I'm sorry if this is slightly off-topic...
In a post elsewhere I'd asked: If a shared host is offering 'CPU limit - 100% of CPU for 8 seconds maximum' - does that mean that if one site has a poorly-written script or some other resource-hogging activity, that the server wouldn't be able to serve pages and process requests from others during that time?
I'm wondering just what might actually tie-up a cpu for so long.
(Personally, I've been on a dedicated server for some time - since I encountred the issue of Movable Type installs timing-out during rebuilds.)
Thanks. I wasn't looking to utilise such availability, rather to clarify something and confim my view of just how unsuitable shared hosting really can be... especially if a site is able to have 100% cpu for as long as stated - which, with my limited knowledge, seemed totally unacceptable.
But, now understanding things a little more, it's clearly not as bad as I thought as the cpu can't be fully occupied for so long by a single site.
If a shared host is offering 'CPU limit - 100% of CPU for 8 seconds maximum'
In any case, you must take such policies with a grain of salt, when talking about shared hosting environments. If you're guaranteed that, and 200 other customers are guaranteed the same, should 10 of you need 10% of CPU for and indefinite period of time, and 2 other customer require their 100% from time to time, will they let that go on indefinitely? The answer is very unlikely to be "yes".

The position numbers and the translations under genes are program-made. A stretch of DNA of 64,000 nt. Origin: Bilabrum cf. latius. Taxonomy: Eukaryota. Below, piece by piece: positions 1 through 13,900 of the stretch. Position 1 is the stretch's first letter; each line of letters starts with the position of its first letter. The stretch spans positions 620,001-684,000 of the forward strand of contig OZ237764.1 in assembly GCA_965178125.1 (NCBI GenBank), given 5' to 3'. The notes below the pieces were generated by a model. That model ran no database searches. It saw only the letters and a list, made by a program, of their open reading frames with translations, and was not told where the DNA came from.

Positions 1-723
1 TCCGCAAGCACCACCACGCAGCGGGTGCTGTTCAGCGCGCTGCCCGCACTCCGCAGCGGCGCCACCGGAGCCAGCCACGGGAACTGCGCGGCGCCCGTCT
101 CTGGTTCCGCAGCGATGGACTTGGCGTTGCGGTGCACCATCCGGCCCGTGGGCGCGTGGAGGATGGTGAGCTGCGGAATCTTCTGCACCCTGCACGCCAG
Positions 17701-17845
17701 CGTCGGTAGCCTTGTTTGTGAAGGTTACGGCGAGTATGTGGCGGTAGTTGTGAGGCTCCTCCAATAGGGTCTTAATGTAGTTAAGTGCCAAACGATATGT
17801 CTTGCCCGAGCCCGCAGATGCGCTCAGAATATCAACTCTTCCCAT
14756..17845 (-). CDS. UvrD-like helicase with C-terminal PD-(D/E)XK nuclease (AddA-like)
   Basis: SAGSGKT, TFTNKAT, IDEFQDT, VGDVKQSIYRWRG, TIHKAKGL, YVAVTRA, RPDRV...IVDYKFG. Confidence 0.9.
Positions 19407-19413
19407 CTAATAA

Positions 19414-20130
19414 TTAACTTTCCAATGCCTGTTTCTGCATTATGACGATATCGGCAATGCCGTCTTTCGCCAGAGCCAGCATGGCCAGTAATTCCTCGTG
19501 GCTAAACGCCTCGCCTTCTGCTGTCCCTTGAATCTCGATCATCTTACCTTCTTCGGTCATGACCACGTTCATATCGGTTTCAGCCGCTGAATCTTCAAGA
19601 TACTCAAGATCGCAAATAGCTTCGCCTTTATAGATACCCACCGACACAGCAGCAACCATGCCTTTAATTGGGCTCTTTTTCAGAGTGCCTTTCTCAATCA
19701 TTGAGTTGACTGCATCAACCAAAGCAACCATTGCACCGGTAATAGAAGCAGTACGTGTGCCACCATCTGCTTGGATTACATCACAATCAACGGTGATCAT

Yes, that's pretty much how modern day multi-tasking works, obviously now systems with multiple CPUs are common so you do genuinely get 2 or more processes r inning at exactly the same time as well. The other main hinge is interrupts from devices, that interrupt the CPU to let them know they have work that needs doing I.e. Network cards etc.
So does an OS Scheduler 'interupt' processes at tiny intervals... so's to prevent one process from having the whole cpu - and thus make multiple processes run 'simultaneously' (even though they're each being temporarily halted for a few milliseconds to allow something else to be processed?
Excellent, thanks karl - appreciated.
I've actually just answered that in your other thread Basically no it doesn't as the OS scheduler will allow other processes to run as well, and the host in question most likely means 100% of 1 CPU Core as well.